15.  Two hearings listed before the Varna Regional Court for 5 November 1997 and 9 February 1998 did not take place. On 9 April 1998 the court granted the applicant's request for the recusal of all prosecutors and judges of that court and sent the case to the Burgas Regional Court. The judge to whom the case was assigned there considered that it should be examined by the Varna Regional Court and sought a ruling on the matter by the Supreme Court of Cassation. In May 1998 the Supreme Court of Cassation held that the case was to be examined by the Varna Regional Court.

16.  The proceedings before the Varna Regional Court then resumed, but at a hearing held on 6 October 1998 the court referred the case back to the prosecution authorities, finding that there had been procedural breaches which had violated Mr H.'s defence rights. On 19 January 1999 the prosecution authorities in turn referred the case back to the investigator, noting, inter alia, that he had not complied with instructions given as early as November 1996.

17.  In January 2001 the prosecution authorities decided to stay the proceedings, as Mr H.'s whereabouts were unknown. Upon the applicant's appeal, their decision was quashed on 11 May 2001 by the Varna Regional Court, which held that the excessive length of the proceedings violated the applicant's rights and criticised the prosecution for having stayed them. The prosecution's ensuing appeal to the Varna Court of Appeals was dismissed on 26 June 2001.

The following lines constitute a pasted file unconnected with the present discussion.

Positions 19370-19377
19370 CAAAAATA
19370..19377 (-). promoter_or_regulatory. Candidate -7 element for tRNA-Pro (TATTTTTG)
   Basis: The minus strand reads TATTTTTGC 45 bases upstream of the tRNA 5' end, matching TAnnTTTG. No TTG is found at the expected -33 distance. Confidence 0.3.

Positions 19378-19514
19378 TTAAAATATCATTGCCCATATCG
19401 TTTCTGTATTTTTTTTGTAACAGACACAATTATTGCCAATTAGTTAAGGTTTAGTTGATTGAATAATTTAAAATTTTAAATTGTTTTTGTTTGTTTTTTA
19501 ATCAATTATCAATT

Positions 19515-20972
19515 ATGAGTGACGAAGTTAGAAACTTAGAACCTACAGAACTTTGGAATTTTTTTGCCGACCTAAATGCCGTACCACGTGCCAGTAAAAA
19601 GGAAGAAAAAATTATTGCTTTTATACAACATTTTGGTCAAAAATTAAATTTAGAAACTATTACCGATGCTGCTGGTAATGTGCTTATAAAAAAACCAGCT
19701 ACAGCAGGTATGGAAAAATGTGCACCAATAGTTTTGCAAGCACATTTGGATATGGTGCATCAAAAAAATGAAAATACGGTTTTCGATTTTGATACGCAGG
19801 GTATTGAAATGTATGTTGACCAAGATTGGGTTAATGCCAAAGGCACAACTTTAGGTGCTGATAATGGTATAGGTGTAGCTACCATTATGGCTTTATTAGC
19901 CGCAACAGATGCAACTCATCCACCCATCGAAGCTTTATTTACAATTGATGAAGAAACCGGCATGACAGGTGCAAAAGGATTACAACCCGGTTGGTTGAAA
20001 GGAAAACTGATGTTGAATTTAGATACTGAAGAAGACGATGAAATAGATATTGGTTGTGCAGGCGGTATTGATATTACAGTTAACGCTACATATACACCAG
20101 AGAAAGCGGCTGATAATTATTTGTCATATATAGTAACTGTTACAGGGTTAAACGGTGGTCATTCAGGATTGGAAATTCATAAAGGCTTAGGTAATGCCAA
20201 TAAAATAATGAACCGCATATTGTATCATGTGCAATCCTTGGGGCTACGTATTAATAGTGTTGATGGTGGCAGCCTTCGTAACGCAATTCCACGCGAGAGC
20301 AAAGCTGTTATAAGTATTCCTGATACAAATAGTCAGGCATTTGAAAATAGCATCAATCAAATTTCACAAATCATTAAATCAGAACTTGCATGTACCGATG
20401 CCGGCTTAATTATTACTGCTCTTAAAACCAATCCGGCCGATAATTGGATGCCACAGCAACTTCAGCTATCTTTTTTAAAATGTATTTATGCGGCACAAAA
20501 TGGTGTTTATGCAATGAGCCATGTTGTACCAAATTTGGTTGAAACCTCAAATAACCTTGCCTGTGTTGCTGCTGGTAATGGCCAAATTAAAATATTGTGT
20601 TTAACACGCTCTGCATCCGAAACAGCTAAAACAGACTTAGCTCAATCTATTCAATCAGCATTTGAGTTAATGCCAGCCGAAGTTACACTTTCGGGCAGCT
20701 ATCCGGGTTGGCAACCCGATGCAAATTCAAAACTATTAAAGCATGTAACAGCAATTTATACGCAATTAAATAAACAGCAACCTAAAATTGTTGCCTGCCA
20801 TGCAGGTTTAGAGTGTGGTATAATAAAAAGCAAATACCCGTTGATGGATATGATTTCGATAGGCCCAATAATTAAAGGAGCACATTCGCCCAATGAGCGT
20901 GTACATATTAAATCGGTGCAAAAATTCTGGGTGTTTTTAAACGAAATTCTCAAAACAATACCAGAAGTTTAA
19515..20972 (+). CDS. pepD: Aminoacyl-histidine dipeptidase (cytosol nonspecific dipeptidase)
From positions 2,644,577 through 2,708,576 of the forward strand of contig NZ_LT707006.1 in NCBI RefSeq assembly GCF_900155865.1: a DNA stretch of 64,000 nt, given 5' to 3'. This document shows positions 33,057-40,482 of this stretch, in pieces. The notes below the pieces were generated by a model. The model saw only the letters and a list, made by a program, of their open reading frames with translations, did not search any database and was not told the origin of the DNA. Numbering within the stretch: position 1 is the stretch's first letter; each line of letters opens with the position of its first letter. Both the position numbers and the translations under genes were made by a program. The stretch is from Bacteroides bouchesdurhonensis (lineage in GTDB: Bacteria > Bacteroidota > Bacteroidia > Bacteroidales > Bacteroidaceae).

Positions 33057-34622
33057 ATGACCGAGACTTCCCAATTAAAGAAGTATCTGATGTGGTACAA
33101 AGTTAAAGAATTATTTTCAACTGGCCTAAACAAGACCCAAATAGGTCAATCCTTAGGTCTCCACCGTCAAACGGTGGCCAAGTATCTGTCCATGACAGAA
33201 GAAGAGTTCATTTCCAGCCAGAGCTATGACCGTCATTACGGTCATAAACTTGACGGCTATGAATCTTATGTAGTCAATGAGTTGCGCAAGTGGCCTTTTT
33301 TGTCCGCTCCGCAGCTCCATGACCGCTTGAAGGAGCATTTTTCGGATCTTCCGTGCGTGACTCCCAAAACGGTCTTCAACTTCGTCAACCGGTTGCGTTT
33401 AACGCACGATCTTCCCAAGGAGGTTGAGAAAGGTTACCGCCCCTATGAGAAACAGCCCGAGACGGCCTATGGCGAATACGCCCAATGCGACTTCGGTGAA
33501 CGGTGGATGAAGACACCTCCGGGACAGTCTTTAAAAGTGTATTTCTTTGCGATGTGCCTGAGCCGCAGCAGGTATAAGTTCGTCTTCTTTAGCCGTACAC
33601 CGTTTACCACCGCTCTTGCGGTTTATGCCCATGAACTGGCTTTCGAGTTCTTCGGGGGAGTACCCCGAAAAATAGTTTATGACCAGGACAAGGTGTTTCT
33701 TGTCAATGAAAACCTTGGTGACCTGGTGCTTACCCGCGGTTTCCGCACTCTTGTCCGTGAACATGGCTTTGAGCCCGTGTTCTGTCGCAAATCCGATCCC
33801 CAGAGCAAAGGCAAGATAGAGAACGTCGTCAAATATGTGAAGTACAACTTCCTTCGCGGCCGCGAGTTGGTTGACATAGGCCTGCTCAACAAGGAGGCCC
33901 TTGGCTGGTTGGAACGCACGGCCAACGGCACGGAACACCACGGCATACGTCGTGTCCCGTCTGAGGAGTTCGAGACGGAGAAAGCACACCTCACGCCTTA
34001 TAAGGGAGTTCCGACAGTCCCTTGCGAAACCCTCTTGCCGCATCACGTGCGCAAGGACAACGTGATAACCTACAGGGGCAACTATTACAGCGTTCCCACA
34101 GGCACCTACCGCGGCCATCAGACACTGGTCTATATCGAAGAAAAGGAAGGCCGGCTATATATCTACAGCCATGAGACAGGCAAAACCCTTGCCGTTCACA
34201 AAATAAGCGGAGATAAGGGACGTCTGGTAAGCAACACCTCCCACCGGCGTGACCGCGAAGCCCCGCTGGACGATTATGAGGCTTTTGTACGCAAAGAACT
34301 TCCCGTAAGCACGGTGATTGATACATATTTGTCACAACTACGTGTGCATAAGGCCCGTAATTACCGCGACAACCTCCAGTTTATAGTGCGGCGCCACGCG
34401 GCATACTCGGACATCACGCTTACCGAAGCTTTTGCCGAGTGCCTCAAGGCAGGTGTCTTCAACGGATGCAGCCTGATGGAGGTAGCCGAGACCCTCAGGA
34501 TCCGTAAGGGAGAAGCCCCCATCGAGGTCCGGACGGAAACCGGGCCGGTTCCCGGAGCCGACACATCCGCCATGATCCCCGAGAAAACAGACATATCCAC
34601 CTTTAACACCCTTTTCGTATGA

18.  On 9 July 2001 the prosecution authorities referred the case back for further investigation. This investigation was concluded on 15 February 2002 and the case was sent to the prosecution authorities.

19.  On 19 March 2002 the prosecution authorities dropped the charges against Mr H., finding that they had not been sufficiently made out. On 16 May 2002 they indicted the applicant.

20.  The Varna Regional Court held hearings on 30 September, 2 October and 17 December 2002 and 19 February 2003. In a judgment of 19 February 2003 it acquitted the applicant.

21.  Upon the appeal of the prosecution, on 20 June 2003 the Varna Court of Appeals quashed the lower court's judgment and decided the case on the merits. It found the applicant guilty and sentenced him to fifteen years' imprisonment.

22.  The applicant appealed to the Supreme Court of Cassation. After holding a hearing on 17 February 2004, on 30 March 2004 that court quashed the lower court's judgment and remitted the case.